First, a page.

A Knox County woman is sorry she ever answered a text message from a scammer offering to consolidate her debt.
Scammers are constantly on the lookout for people who search the internet for loans. The con artists know that they may be able to hook someone into their trap with fake sincerity and kind words.
It was late November when Debra Dougherty searched the internet for a loan company that might help consolidate her mounting debts. Dougherty said she needed a consolidation loan of $10,000 to help ease the burden of credit card and personal debts. Within a day, Dougherty received a text message. She was in luck, or so she believed.
“I got a text from Advance America is what they gentleman said he was. Yes, Advance America,” said Dougherty.
Advance America says arrange installment loans to qualified customers, not consolidation loans. Dougherty didn’t know that and didn’t realize what was about to happen.
“He said I was approved for the loan on the text. So I was okay good I’ll call him and find out what the details are,” she said.
Dougherty says the man asked for more information so he could run a credit check – things like her banking account numbers, passwords and her Social Security numbers.
Once the scammer convinced her to disclose everything that’s confidential, he still wasn’t through. Now he wanted Doughtery’s money. Knowing her bank numbers, he deposited nearly a thousand dollars into her account to boost her credit. But he called again with bad news.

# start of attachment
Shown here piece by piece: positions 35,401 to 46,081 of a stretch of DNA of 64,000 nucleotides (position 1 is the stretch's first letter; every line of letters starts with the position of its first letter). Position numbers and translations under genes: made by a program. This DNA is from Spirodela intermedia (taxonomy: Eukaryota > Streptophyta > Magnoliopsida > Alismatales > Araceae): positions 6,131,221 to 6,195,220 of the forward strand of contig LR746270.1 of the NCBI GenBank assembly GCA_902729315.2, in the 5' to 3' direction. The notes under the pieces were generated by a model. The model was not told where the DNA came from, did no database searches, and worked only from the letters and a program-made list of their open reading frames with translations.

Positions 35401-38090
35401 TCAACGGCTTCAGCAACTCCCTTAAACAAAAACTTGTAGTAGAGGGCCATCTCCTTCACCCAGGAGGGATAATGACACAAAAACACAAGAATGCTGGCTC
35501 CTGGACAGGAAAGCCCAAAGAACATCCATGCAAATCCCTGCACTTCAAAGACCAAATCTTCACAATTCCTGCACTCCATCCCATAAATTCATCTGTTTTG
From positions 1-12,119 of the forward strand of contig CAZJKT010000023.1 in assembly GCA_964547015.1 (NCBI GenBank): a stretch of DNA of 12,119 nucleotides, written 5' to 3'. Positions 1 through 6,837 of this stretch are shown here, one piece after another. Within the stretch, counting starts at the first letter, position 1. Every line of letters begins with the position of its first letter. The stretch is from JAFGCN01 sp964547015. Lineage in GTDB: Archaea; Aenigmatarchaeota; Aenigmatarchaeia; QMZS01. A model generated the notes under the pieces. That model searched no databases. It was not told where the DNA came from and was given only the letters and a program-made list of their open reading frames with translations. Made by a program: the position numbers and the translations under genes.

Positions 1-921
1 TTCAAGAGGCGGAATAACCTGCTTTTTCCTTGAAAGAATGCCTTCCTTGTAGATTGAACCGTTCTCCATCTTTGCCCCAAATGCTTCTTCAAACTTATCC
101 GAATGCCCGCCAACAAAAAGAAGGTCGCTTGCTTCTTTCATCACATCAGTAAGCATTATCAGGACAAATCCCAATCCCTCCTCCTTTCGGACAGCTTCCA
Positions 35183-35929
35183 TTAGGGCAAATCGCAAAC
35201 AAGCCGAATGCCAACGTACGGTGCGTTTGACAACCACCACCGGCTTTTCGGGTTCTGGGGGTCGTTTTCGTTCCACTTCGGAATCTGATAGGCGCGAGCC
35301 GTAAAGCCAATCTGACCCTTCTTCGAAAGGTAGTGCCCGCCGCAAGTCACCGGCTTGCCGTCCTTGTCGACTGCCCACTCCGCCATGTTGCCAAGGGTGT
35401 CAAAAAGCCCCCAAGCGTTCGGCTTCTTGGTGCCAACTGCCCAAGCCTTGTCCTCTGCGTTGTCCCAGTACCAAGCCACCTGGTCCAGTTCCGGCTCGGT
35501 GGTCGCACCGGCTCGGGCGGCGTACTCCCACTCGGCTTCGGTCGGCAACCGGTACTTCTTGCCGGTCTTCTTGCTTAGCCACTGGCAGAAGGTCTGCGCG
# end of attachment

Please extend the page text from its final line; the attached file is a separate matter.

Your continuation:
“He tells me that my credit score isn’t high enough to get the loan,” said Dougherty.
So, a second check was sent to her account to boost her score. Then, Dougherty was told a “Paco Verbitski” with the Federal Trade Commission required nearly $600 to adjust her score.
“He tells me to wire the money. So I end up going to Walmart,” she said.
She bought a Moneygram from Walmart and sent the money. To further disguise the scam, Dougherty was given confirmation of the deal – a contract from Cash USA, not Advance America.
Advance America, a legal provider of payday loans and other financial services, issued a warning that there’s “been a wave of scams targeting consumers regarding consolidation loans throughout the country.”
“Okay, I’ve closed out my checking account. I put a fraud alert on my credit cards and a fraud alert on my credit reporting agencies,” said Dougherty.
Dougherty is out $600, but it could have been more.
“I should have checked into it a little further. I really messed up. Instead of helping, it made it harder. Because I lost money, you know,” said Dougherty.
Over the years, WATE 6 On Your Side has warned you about troublesome debt consolidation loans with companies that combine your unsecured debts into one monthly bill with an illusion of a lower interest rate. Debt consolidation is a refinanced loan with extended repayment terms, and extended terms mean you’ll be in debt longer.
A lower interest rate is not always a guarantee when you consolidate, and debt consolidation does not mean debt elimination.